UTEP’s Anete Steinberga was like a woman possessed. Swarmed in the paint, she was either grabbing rebounds or ripping through defenders to put the ball in the basket. The “Dominator” was doing just that. Erika Warren was hitting open shots, and the Miners were slowly pulling away from the Mustangs. At the 13:01 minute mark, the Mustangs got their seventh, eighth, and ninth points with a hoop and a harm combo, making the score 15 to 9. The Miners put up a few shots that may have been a little rushed, and missed, to help keep the score closer than it might have been.

With seven minutes left in the half, the ladies had extended their lead to 12 points, at 23-11. The Mustangs’ players’ frustration with the smothering Miners defense, was really starting to show. Mustang guard Kristen Askew at one point, finding no teammate to pass to, harried by a Miner defender and with the shot clock running down, simply threw the ball towards the basket and out of bounds. It wasn’t a shot, and their was no Mustang within ten feet of the ball. With two minutes left in the half, SMU’s Christine Elliott, with Anette Steinberga on her like fly paper, swung her elbow to solve the problem. Taking a vicious elbow to the face, Steinberga was sent to the foul line to shoot two for the intentional foul, making the score 32-17. At the horn to sound the end of the first half, the scoreboard showed the Miners with 36 points and the Mustangs with 21.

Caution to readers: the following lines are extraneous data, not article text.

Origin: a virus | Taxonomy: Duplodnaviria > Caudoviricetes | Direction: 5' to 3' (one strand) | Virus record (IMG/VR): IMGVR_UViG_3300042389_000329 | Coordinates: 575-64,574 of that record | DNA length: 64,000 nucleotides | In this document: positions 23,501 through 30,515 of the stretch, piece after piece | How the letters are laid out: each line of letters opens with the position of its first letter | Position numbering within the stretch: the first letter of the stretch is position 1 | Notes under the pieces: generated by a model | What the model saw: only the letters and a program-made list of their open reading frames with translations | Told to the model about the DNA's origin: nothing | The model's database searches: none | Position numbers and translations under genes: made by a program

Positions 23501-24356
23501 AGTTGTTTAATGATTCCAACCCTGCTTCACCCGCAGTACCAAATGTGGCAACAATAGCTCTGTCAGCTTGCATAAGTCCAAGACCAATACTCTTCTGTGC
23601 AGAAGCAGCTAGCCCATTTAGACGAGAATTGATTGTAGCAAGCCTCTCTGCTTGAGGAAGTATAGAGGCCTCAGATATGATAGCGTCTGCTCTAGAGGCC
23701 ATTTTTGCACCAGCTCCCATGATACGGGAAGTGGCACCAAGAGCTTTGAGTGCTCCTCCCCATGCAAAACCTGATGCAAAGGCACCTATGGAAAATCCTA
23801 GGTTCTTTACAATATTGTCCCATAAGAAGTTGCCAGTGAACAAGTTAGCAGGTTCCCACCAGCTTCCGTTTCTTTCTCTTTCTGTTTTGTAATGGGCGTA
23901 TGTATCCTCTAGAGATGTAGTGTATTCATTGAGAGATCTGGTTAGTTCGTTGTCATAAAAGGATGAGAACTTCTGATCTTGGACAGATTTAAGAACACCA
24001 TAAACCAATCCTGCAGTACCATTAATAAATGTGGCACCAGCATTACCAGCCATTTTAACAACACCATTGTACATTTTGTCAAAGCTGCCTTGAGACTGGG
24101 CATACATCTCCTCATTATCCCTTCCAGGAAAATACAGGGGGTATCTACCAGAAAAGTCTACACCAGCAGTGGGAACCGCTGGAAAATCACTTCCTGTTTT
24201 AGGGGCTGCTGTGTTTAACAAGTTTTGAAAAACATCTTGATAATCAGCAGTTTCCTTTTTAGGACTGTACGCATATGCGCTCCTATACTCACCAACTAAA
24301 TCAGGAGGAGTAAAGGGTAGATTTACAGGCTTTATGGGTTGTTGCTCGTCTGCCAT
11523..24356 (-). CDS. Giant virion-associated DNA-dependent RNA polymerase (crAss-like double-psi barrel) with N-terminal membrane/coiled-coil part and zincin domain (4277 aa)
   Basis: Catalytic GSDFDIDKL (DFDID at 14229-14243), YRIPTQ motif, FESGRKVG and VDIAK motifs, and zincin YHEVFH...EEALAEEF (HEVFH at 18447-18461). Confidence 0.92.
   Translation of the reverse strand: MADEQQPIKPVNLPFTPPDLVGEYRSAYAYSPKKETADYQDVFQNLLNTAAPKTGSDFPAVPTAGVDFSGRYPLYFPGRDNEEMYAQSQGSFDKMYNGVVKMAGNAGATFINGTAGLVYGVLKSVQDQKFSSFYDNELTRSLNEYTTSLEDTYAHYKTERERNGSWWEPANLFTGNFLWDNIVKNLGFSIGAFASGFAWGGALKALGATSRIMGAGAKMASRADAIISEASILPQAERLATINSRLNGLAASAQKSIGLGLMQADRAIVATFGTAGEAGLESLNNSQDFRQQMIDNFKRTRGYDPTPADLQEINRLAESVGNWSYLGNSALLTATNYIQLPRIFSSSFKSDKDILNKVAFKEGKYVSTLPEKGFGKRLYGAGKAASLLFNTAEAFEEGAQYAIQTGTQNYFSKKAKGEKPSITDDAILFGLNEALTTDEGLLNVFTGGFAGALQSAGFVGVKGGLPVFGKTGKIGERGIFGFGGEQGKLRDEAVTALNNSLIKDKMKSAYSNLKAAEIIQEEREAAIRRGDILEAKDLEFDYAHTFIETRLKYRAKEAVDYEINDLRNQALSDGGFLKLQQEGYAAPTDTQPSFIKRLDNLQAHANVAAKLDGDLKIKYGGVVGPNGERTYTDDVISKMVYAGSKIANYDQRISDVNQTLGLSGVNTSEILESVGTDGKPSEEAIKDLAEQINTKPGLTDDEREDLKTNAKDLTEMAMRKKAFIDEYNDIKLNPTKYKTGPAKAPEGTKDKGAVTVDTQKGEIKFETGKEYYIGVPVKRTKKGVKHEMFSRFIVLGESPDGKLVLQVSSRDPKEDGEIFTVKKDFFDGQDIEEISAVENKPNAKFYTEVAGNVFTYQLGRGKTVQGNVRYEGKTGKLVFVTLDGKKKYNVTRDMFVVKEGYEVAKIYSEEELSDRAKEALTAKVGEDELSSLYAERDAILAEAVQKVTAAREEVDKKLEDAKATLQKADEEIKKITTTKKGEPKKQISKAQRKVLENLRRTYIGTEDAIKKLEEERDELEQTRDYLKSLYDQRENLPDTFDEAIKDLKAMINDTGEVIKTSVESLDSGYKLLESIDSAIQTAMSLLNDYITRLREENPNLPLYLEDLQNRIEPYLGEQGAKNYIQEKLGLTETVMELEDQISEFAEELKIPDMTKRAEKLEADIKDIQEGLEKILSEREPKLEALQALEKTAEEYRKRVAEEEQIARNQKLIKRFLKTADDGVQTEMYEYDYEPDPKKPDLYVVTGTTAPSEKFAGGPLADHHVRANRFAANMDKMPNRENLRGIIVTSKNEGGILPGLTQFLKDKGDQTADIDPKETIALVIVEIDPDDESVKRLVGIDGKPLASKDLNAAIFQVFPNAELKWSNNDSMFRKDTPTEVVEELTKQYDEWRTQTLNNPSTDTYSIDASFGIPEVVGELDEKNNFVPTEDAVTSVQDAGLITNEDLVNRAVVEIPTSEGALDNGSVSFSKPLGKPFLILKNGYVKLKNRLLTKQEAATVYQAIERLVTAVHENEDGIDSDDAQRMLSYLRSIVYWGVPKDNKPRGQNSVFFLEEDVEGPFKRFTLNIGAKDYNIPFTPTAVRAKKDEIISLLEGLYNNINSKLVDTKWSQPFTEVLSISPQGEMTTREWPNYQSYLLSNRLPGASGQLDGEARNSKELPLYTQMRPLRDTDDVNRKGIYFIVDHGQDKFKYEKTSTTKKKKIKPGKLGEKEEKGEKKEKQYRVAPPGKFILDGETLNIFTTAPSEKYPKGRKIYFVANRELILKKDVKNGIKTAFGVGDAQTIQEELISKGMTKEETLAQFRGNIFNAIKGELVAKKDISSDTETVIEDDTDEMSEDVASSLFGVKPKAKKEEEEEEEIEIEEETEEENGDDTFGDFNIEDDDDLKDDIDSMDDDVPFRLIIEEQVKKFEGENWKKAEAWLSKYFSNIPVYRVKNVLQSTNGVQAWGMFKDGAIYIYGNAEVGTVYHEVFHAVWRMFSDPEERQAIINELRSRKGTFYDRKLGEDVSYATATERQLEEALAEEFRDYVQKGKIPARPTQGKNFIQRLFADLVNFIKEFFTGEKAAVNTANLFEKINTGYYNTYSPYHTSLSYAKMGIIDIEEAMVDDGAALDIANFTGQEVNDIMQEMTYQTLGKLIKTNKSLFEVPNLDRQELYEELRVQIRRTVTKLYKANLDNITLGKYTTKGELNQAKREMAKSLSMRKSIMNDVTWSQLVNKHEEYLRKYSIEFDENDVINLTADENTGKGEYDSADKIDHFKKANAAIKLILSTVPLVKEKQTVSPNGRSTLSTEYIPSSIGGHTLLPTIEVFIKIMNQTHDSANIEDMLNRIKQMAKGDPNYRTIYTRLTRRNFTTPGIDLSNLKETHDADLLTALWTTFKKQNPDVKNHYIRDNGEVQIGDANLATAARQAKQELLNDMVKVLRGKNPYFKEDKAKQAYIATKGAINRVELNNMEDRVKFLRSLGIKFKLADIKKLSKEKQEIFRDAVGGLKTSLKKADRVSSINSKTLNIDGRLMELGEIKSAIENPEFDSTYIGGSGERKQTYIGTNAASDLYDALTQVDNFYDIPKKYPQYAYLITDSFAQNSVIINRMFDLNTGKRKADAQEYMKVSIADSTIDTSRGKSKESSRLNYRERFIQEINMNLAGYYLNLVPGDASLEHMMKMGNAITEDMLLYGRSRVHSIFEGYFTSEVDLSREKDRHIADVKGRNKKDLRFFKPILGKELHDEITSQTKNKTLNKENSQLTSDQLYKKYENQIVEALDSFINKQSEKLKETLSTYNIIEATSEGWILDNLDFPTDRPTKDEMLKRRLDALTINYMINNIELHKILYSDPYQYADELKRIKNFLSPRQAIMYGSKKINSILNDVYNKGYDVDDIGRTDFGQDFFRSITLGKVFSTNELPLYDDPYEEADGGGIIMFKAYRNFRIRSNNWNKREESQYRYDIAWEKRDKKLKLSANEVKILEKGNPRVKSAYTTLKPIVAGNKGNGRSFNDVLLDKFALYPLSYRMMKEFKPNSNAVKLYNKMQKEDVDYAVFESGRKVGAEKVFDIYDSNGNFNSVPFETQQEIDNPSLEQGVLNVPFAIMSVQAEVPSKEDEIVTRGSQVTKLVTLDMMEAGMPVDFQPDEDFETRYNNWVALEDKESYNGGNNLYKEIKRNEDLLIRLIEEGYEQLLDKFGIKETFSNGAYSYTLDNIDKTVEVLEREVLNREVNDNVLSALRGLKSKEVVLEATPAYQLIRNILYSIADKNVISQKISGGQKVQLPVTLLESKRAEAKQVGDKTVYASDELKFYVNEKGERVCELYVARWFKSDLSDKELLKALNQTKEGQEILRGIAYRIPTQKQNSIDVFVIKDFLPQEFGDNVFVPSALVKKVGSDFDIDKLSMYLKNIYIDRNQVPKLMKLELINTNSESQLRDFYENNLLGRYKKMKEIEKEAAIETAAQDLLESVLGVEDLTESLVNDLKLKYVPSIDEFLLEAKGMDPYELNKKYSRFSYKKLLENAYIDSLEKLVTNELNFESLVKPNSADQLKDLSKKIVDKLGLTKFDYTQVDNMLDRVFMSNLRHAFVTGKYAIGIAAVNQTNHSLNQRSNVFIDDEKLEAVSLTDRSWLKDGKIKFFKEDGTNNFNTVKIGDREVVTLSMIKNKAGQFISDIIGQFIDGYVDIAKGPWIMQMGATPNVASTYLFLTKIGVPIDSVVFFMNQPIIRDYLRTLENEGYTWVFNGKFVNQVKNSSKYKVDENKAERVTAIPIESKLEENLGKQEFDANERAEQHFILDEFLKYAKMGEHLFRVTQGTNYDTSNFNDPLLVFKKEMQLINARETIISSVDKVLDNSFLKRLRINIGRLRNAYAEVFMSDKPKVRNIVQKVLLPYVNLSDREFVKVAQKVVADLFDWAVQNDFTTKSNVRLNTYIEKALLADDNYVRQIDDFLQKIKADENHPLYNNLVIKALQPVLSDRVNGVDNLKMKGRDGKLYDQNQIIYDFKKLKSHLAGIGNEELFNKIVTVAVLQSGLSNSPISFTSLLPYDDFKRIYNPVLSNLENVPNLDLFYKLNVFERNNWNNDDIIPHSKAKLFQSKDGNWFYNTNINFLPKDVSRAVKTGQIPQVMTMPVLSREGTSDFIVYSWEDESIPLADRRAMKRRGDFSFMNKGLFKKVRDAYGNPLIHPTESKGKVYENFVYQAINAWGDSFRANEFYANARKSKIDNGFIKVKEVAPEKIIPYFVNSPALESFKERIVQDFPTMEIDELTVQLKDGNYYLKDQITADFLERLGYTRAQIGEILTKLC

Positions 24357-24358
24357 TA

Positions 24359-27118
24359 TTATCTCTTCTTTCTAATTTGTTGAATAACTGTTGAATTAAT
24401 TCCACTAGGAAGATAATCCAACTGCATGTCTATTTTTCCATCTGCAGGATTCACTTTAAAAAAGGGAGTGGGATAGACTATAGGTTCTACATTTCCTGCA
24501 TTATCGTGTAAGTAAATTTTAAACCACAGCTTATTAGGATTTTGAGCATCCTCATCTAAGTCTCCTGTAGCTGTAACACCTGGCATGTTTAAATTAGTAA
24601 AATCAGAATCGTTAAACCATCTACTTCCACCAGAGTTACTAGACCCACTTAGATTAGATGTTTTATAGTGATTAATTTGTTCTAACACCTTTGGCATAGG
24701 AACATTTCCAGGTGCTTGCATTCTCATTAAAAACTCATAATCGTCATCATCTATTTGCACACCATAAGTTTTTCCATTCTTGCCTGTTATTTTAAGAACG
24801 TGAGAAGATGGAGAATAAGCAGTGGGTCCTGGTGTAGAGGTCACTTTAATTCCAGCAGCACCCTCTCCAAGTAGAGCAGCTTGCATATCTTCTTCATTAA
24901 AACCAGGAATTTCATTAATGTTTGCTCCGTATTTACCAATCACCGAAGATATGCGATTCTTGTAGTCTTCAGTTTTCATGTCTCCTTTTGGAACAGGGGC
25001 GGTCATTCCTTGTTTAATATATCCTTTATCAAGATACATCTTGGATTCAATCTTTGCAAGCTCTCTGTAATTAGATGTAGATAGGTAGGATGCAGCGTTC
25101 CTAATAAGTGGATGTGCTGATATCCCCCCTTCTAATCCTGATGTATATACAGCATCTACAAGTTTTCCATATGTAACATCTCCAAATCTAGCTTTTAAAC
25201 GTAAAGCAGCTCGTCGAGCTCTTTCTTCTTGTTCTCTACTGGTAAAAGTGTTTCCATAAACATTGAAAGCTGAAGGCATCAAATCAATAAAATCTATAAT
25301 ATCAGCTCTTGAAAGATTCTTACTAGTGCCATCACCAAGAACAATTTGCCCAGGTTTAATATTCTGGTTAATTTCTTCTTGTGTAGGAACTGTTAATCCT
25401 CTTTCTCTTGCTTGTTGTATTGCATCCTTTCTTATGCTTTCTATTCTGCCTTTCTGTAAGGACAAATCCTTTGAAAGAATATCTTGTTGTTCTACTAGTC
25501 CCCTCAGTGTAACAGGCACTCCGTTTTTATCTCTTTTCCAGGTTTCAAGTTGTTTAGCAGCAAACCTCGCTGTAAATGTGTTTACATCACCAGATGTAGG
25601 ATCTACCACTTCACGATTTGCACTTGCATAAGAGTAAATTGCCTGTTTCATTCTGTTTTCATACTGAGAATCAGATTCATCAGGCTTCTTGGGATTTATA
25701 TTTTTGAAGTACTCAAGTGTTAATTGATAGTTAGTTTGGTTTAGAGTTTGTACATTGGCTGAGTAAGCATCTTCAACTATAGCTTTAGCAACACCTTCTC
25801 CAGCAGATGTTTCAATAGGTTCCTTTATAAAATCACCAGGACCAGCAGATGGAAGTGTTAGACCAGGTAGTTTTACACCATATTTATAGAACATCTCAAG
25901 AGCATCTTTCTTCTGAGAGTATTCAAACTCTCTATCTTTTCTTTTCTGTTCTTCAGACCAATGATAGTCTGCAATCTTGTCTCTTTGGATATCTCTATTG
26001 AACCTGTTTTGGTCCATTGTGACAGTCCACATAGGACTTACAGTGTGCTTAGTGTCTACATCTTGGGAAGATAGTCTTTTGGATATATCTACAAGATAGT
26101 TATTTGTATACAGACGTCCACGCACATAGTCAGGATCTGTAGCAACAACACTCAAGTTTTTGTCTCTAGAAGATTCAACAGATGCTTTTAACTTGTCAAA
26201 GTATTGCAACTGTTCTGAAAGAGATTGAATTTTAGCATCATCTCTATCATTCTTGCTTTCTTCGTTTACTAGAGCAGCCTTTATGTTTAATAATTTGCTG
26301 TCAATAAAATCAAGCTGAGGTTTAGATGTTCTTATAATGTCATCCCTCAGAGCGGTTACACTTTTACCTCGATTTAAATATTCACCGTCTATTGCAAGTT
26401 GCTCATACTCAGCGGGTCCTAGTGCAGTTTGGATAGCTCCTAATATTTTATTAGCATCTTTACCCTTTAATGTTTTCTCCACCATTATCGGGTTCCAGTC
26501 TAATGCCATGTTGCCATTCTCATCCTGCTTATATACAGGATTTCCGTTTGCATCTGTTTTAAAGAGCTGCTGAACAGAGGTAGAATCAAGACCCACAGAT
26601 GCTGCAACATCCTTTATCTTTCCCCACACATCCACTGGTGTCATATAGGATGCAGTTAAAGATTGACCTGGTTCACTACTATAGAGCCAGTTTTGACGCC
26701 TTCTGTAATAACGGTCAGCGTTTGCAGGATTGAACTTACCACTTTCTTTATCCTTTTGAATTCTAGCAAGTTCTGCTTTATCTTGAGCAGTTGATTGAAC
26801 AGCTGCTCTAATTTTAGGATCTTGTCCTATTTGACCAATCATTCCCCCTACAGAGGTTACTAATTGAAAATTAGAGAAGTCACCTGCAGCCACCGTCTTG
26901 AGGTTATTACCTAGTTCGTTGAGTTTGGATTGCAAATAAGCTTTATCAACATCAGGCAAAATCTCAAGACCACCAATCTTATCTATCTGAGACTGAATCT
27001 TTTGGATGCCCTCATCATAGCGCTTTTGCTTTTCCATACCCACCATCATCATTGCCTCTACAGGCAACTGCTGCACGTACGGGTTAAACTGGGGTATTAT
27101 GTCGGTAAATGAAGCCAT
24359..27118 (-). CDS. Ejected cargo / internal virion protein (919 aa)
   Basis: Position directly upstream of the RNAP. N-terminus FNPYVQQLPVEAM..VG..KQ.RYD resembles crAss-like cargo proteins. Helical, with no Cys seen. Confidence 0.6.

Z-man’s take on the first half, “I think we’re doing a good job. We’re out rebounding them by ten. We’re hustling. We’re shooting alright. Forty percent’s not too bad. Our defense is solid. I think if the ref’s were a little bit more consistant we’d be up by about thirty. But, it’s alright, we’re playing good right now”.